Manataka® American Indian Council



Proudly Presents





Mount Taylor

America's Most Endangered Historic Places.



Mount Taylor is Tsoodził, the turquoise mountain, one of the four sacred mountains marking the cardinal directions and the boundaries of the Dintah (Navajo) the traditional homeland of the Navajo tribe. 


Mount Taylor marks the southern boundary, and is associated with the direction south and the color blue; it is gendered female. In Navajo mythology, First Man created the sacred mountains from soil from the Fourth World, together with sacred matter, as replicas of mountains from that world. He fastened Mount Taylor to the earth with a stone knife.


The supernatural beings Black God, Turquoise Boy, and Turquoise Girl are said to reside on the mountain.  Mount Taylor is sacred to the Acoma, Laguna, Zuni and Hopi tribes.

The National Trust for Historic Preservation lists Mt. Taylor as the one of the ten most endangered historic sites in America.  Mount Taylor gets named to the National Trust for Historic Preservation's America's Most Endangered Historic Places.


This year there’s a good chance Mount Taylor, one of New Mexico’s most imposing and mysterious mountains, will be returned to the spiritual care of the pueblos of Acoma, Laguna, and Zuni; the Hopi Tribe and the Navajo Nation; and, by extension, the rest of New Mexico’s Native American community.


This does not mean that Mount Taylor would be closed to the rest of us, or to property owners on the mountain. It does mean, though, that the mountain would be respected as a sacred realm by New Mexico law.


And that’s as it should be. Mount Taylor is a holy place of pilgrimage for Pueblo and Navajo people and has been since long before written history. It is theirs by right of tradition. It is as spiritually important to them as the shrines of any religion are to those who worship and believe.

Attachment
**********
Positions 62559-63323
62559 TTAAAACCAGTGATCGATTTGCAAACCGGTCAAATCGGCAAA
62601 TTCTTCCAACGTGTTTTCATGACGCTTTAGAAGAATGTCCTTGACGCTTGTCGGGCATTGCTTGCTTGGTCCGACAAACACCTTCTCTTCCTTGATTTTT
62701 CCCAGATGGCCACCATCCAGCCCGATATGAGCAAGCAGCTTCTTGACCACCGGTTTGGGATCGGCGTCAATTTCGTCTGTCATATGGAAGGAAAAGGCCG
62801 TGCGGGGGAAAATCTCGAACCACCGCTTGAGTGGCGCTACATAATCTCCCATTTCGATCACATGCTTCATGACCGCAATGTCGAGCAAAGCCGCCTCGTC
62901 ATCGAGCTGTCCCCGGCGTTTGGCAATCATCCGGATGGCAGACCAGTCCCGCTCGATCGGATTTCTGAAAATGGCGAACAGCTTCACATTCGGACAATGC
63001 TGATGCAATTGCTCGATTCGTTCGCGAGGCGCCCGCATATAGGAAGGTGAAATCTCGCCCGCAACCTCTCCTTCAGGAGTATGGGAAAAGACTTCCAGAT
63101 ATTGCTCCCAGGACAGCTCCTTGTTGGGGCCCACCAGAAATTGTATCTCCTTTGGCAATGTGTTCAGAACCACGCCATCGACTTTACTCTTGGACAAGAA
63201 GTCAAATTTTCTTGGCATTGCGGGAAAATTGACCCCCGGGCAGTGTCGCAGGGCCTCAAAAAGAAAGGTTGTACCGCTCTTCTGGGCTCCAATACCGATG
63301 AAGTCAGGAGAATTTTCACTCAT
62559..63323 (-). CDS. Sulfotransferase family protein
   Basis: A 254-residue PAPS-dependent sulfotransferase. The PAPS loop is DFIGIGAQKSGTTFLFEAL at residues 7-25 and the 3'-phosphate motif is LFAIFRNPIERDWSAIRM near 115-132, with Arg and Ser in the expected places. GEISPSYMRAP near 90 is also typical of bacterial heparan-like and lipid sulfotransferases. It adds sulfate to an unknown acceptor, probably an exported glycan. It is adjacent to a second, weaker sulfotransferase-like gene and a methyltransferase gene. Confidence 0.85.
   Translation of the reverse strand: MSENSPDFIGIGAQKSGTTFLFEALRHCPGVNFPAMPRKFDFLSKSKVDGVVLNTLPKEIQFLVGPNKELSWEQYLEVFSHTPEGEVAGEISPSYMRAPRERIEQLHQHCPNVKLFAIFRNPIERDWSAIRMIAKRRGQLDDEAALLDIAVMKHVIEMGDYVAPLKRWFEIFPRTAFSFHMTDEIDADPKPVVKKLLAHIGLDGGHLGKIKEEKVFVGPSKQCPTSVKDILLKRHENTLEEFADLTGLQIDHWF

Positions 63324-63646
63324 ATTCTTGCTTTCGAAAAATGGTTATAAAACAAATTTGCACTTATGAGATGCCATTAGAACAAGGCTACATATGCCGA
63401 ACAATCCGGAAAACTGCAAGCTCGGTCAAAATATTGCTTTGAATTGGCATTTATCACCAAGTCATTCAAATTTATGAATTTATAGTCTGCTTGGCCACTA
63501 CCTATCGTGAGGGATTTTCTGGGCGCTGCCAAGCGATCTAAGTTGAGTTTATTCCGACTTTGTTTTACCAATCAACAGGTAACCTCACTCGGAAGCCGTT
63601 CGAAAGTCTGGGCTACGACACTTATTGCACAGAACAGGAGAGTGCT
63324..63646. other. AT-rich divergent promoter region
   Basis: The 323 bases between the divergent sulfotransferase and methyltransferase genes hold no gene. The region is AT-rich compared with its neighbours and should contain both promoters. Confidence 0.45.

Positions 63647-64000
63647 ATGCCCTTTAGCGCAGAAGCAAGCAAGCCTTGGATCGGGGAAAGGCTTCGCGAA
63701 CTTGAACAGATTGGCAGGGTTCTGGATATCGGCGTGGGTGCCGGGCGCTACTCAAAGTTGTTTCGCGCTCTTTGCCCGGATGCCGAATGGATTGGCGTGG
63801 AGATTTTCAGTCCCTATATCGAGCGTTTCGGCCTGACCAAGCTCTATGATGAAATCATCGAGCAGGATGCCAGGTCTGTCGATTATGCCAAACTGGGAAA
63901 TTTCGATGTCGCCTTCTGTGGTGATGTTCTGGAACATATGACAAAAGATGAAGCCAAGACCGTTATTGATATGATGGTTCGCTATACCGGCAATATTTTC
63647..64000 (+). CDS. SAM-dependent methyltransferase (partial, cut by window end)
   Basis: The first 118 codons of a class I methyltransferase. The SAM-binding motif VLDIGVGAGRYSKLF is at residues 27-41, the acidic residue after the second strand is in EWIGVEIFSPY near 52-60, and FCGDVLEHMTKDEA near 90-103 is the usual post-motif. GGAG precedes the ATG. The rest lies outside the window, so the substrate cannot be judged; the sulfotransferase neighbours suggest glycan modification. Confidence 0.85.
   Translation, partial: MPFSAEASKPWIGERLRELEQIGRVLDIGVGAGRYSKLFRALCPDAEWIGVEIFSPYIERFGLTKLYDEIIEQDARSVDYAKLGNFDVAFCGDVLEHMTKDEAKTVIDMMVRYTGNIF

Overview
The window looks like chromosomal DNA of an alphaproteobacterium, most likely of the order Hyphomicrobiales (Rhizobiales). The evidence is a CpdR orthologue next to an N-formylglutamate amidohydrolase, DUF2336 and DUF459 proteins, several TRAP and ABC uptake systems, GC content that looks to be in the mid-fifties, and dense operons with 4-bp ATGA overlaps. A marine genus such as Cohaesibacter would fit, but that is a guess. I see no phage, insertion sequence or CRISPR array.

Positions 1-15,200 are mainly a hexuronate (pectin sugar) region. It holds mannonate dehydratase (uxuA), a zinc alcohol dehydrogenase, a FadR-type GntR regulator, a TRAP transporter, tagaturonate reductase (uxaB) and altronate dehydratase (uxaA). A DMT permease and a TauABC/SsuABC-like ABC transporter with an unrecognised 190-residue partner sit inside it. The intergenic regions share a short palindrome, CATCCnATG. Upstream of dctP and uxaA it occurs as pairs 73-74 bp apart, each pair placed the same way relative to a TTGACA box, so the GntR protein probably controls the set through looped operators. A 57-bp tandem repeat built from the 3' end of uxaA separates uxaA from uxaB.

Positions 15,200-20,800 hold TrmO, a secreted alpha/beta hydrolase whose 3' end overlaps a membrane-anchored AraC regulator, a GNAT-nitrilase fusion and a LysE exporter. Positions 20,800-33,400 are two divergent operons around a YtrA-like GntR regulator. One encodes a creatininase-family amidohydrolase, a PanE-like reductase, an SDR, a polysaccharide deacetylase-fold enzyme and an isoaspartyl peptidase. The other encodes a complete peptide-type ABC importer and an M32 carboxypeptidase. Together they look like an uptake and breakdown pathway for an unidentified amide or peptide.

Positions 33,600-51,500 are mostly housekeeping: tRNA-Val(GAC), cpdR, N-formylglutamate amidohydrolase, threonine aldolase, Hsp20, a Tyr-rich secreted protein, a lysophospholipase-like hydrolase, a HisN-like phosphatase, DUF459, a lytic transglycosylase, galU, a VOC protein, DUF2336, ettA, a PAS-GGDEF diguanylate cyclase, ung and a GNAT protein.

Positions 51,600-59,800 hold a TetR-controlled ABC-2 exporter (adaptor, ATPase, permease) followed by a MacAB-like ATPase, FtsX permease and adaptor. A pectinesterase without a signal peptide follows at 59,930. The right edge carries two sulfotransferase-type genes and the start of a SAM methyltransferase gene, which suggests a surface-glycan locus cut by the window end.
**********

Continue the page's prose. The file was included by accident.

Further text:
Mount Taylor has been shamefully expropriated in the past, particularly during the Cold War when uranium mining dominated government thinking.


Last June, in a 4-2 decision, the state’s Cultural Properties Review Committee granted an emergency one-year listing to Mount Taylor above 8,000 feet as a Traditional Cultural Property.


This June the four Pueblos and the Navajo Nation will seek to make that status permanent.


The Cultural Properties Review Committee took a brave stand. In confronting heated economic arguments, it privileged deep cultural values and religious meanings over short-term economic gain.


The “emergency” that the tribes were trying to avert was another period of deadly pollution, cultural disrespect, and general destruction that would come to the Mount Taylor sanctuary with a new uranium boom in the Grants Mineral Belt where Mount Taylor is situated.


The emergency designation was met with fierce opposition. The Cibola County Commission voted 4-1 against the designation in April 2008. That meeting has been described as “very heated,” “sometimes racially charged … attended by hundreds of people.” The Traditional Cultural Property designation will require “mining interests to obtain a standard permit and a full review by the state Historic Preservation Division before exploratory drilling can begin.”